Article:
I find that customer loyalty is often tied into two main ingredients, quality and price. Unless there is a personal connection that ties the customer into the relationship, such as family or friends (not that this doesn’t sometimes present it’s own special set of problems), constant above average service and competitive pricing tend to remain a part of the formula for satisfying clients as it well should. There are plenty of hungry printing companies just waiting to pick up the ball and run with it if given the opportunity, so keeping your eye on that ball is a given if you wish to grow and prosper.<br />
    <br />
    We are happy to find that our satisfied customers do tell their friends. We have benefited time and again for going the extra mile by having many of our customers spread the word that we are keeping them happy. Then when the new customer in turn reports back to the original reference that they are pleased with the outcome it reinforces the confidence level of those existing customers even more.

  • http://PatrickWhelan Patrick Whelan

    I’m the person who wrote the article that you are referring to. I found your comments to be accurate and enlightening. Thanks for furthering the discussion.

  • http://LindaDickinson Linda Dickinson

    I beleive in print buying loyalty certainly plays a role, but for me, knowing the people inside of a printing company – especially the CSR’s – the head of prepress, the production manager, and most importantly the press man – who I make certain i have a first name relationship with, are what makes my jobs run smoothly, correctly and on time. Price is one part of the equation – knowing who I need to talk to at a printer in the times of emergencies is another. <br />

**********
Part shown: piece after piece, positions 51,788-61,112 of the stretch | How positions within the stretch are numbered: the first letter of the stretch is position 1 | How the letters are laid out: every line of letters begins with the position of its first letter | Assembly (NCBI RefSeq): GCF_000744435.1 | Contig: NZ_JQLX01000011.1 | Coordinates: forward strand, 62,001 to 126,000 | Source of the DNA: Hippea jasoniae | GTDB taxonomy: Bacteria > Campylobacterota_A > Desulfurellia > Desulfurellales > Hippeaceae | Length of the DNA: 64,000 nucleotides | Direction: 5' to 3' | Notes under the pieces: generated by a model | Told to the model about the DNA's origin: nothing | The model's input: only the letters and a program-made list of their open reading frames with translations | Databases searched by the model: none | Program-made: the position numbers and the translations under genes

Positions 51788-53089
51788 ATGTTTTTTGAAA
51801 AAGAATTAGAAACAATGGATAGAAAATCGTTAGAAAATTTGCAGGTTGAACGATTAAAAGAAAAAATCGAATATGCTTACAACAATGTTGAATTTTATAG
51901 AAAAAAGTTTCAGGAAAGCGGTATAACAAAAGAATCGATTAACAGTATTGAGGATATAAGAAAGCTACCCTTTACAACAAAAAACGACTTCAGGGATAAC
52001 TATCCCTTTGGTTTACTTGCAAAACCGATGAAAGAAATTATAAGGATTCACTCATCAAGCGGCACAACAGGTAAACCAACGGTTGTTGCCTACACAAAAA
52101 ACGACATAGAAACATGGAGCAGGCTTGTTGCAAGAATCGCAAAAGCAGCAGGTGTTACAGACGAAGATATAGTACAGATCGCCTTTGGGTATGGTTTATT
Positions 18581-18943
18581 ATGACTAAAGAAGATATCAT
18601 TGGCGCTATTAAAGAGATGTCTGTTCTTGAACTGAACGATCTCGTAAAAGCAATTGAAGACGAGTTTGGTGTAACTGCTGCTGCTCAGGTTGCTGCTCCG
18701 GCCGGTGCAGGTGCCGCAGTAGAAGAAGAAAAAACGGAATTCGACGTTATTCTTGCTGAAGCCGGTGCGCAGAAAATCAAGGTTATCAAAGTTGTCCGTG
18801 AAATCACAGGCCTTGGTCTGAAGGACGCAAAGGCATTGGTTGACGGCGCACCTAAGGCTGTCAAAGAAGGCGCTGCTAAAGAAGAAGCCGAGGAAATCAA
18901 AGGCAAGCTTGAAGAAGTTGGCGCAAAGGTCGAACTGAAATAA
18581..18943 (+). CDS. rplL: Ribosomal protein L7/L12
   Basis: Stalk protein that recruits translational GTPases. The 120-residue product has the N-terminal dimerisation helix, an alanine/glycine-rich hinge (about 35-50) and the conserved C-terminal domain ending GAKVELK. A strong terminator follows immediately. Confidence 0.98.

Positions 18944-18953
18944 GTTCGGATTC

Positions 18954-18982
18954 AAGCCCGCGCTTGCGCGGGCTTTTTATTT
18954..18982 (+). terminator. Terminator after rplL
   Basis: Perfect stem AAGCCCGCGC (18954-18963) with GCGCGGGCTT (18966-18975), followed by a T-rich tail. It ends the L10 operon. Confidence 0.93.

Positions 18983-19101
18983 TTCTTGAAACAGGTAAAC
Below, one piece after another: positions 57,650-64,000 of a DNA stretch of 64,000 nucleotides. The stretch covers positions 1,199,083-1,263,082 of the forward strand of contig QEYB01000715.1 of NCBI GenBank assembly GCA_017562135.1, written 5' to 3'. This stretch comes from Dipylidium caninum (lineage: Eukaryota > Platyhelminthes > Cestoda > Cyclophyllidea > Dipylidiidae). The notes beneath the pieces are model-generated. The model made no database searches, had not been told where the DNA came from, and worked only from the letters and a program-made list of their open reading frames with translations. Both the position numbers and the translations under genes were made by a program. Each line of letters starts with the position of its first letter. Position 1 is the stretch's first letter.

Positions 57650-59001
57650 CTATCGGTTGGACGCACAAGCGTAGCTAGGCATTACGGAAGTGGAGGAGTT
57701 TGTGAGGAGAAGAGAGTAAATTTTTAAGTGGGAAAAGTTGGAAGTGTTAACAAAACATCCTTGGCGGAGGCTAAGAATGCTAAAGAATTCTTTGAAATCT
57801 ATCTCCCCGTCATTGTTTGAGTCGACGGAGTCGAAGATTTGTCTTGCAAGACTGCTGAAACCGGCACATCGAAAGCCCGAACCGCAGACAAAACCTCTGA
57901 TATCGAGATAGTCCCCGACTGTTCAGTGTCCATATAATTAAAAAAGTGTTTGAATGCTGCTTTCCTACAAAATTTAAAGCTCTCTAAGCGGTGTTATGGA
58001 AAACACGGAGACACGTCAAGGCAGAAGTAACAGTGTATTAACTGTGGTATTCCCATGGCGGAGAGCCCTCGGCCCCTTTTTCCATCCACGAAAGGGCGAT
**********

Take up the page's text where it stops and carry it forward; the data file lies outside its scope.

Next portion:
<br />
    Salespeople play an important role, but not the sole role in loyalty to a printer. Much depends on personality and interaction. Since I am a more "hands on buyer" I want to know all the nitty gritty of the printing company – and because I buy for an ad agency – emergencies and "must haves" are a common part of my buying plans, I need that printer who understands this, and is willing to work with me 24/7.

  • http://DianeDragoff Diane Dragoff

    A print buyer’s comment:<br />
    Kevin is absolutely on the money in his comments! To expand a bit, I have had such relationships over the years with salespeople, CSRs and others within printing companies. Often, the CSR wears planning and service hats and may be more involved with exisiting clients on a daily basis than the salesperson. Having worked inside several printing plants, I built relationships of my own with clients. On one of the most successful accounts, sales and production teamed up to strategize the service of the account, resulting in a tripling of business from that account. The plant owner must understand that the CSR is a critical lynchpin in client service. The best CSRs should not be priced out of the market because they’ve worked at a company for too long, they don’t run a machine or bring in new clients. In many cases, they have worked with the clients at other printing facilities and have exisiting relationships. Some do inside sales with no recognition of that fact. CSRs and salespeople who have business and production experience, are unique; they understand the processes AND the clients needs and can translate back and forth between the two sides. They should be perceived as adding a high level of value by owners and appreciated as all-stars!<br />
    <br />
    It is critical that the client feels that everyone in the plant is servicing the account and understands, at some level, the client’s business. This level of support is the way to retain a client.<br />
    <br />
    Just like you, I’m only as good as the last print job. Just like you, I want to build long lasting relationships. I want to work with and recommend folks who understand what I’m trying to do and have the same business ethics that I have. Printers who provide continuing instances of pricing, quality and service in support of that effort get my loyalty.